Of the more than 330 facilities that had received inspections, only about 20 were listed as being cited for a single violation. Those with a single listed violation included companies with accidents – one fatal – and an incident in which several workers were hospitalized for formaldehyde exposure.
These 300-plus facilities’ OSHA inspection reports list about 50 employee fatalities. A number of these facilities experienced multiple fatalities – some in a single incident, others in subsequent years. It’s worth noting that some serious accidents may not be reflected in OSHA inspection reports if the incidents are currently under investigation. Additionally, some accidents do not incur violations, and as indicated by the OSHA inspection reports many businesses negotiate settlements that result in reduced penalties and deleted violations. Occupational illnesses often occur years after workplace exposure occurred, and many are never attributed to the facilities where workers were exposed. This means that OSHA inspection reports are only a partial indicator of workplace injuries and hazardous conditions.
The violations for which these companies were cited include numerous instances of what OSHA calls “repeat” and “willful” violations – violations that were not corrected after previous inspections or in OSHA’s words, “where the evidence shows either an intentional violation of the [OSHA] Act or plain indifference to its requirements.”
Environmental hazards in the workplace
We know from the “watch list” reports and from the EPA’s Toxic Release Inventory that hazardous materials released from these facilities include heavy metals, volatile organic compounds, and polycyclic aromatic hydrocarbons. So it isn’t surprising that many facilities chronically violating the Clean Air Act are also failing to protect workers from chemical hazards. OSHA violations for which “watch list” facilities were cited include dangerous exposure to asbestos, benzene, cadmium, lead, general air contaminants, as well as citations for improper respiratory and eye protection. These facilities also had numerous violations for improper “process safety management of highly hazardous chemicals,” for handling of hazardous waste, for inadequate management of exit routes and fire safety, for failing to meet hazard communication, and for inadequate first aid provisions and medical services.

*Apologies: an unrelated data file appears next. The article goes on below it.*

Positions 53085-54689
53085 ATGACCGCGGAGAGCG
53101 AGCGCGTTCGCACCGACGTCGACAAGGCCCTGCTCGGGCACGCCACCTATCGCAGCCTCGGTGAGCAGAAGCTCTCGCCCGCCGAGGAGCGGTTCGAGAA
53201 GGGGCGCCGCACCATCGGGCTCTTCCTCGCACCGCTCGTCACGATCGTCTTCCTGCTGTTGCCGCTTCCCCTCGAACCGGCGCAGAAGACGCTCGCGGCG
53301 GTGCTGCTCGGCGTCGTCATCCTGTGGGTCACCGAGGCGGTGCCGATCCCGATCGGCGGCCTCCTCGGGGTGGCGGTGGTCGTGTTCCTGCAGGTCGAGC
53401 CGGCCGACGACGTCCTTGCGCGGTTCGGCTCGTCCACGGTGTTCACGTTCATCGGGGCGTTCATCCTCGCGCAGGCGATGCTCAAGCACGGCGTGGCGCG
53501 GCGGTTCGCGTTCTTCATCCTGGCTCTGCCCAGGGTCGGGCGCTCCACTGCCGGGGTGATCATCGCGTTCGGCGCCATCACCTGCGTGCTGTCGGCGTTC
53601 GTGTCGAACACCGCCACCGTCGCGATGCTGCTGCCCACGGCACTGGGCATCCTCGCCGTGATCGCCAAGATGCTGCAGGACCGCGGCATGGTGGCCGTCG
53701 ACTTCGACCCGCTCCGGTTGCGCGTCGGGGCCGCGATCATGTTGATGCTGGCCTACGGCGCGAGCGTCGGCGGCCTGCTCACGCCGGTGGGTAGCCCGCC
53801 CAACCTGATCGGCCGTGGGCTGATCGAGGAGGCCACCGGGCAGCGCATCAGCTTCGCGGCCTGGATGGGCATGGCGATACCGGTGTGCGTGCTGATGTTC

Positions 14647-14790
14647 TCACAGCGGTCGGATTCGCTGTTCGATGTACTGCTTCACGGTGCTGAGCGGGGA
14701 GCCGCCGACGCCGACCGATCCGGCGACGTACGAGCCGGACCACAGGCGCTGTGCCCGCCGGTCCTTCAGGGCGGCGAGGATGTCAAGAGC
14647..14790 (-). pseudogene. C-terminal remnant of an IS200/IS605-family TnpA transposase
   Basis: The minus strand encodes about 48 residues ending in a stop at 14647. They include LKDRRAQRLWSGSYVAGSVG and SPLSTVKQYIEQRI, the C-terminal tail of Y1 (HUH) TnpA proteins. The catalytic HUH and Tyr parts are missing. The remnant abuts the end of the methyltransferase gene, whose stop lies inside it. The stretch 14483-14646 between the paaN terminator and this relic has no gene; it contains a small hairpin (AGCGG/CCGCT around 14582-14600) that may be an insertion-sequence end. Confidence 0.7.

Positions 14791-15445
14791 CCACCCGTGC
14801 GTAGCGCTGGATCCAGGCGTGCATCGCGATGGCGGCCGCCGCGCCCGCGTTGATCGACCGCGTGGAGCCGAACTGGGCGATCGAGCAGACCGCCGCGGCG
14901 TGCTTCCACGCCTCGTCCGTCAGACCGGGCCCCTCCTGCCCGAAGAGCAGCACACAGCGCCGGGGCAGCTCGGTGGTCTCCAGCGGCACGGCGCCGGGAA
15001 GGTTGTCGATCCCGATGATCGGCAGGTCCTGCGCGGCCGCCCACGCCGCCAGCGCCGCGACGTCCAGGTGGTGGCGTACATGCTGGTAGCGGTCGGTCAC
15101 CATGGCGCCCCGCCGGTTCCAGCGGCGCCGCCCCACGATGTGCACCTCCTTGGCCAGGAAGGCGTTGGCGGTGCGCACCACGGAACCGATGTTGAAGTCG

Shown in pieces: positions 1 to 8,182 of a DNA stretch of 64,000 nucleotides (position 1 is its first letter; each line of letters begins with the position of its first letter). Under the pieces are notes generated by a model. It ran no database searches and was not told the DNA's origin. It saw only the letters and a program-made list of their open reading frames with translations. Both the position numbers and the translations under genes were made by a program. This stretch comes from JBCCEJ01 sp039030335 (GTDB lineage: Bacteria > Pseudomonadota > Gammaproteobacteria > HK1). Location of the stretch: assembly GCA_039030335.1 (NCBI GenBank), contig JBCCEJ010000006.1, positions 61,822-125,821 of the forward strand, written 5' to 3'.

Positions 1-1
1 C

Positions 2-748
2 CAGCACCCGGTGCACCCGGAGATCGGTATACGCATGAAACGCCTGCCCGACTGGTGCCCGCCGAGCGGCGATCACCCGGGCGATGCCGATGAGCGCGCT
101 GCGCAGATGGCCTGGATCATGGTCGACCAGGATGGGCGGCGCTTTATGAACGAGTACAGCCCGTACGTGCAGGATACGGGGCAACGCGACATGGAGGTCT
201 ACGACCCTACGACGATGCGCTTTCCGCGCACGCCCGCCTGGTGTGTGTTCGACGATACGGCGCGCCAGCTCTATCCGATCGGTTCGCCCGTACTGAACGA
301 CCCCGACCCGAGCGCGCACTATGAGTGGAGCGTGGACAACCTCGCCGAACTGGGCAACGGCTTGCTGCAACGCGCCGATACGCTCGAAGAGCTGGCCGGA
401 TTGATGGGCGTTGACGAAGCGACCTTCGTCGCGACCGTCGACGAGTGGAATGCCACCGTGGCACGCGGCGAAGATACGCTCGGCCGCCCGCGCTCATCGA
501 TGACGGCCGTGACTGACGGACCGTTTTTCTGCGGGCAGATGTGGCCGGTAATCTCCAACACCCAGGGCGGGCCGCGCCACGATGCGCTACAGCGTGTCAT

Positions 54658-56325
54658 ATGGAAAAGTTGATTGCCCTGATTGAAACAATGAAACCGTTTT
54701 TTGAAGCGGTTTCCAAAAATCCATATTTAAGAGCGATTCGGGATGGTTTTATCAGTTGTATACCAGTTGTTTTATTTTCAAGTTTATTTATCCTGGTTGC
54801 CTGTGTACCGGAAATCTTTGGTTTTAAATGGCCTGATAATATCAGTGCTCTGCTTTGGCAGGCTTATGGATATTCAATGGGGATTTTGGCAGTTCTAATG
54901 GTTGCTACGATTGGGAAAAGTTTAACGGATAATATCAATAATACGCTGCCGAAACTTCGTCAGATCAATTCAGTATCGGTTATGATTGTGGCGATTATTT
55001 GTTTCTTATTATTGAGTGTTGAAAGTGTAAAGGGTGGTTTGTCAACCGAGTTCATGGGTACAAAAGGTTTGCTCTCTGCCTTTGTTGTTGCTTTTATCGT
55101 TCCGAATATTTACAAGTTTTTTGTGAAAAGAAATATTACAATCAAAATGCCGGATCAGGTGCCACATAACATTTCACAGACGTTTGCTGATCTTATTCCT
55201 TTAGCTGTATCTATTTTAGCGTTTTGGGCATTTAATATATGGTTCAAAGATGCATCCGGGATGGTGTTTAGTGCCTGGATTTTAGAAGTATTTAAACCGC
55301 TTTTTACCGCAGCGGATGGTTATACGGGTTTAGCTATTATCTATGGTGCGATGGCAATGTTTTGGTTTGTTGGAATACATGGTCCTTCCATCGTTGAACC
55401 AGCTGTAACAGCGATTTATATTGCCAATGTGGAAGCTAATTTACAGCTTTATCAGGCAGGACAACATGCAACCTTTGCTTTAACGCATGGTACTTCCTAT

Also reflective of the heavy industries common to many facilities on the EPA “watch list” are numerous OSHA standards violations for noise, for machinery and power tool handling (including that of cutting and welding apparatus), and for safe operation of cranes and industrial trucks. Other common violations involved insufficient protection for work in confined spaces and improper guarding of floor and wall openings, and of stairs, both fixed and movable. When inspection reports described injuries, many of them detailed amputations, broken bones, and serious burns, incidents that involved heavy or sharp machinery and hot materials. Among the other causes of injuries and fatalities were electrocution, falling loads, crushing by or getting caught in machinery, explosions, and falls from high places or into water or vats of toxic industrial liquids.
That these violations date back ten years, spanning more than one presidential administration – and both good and bad economic years – would seem to indicate that the inspections are not reflective of changing political winds. The chronic nature of so many of these violations would also seem to indicate that the current violation citation and penalty structure do not appear to be preventative or a deterrent.
The EPA’s “watch list” focuses on Clean Air Act violations – emissions to the outdoor environment – rather than conditions inside these facilities. It doesn’t necessarily follow that because an industrial plant has high volume toxic air emissions its working environment is dirty or dangerous. But with these 465 facilities there does appear to be a striking correspondence between these companies’ outdoor air pollution and hazardous work environments. And these hazards may be accompanied by chemical exposures not captured by the OSHA inspection records – hazards that may be compounded for workers and their families by exposures resulting from living with and breathing the toxic substances these plants emit.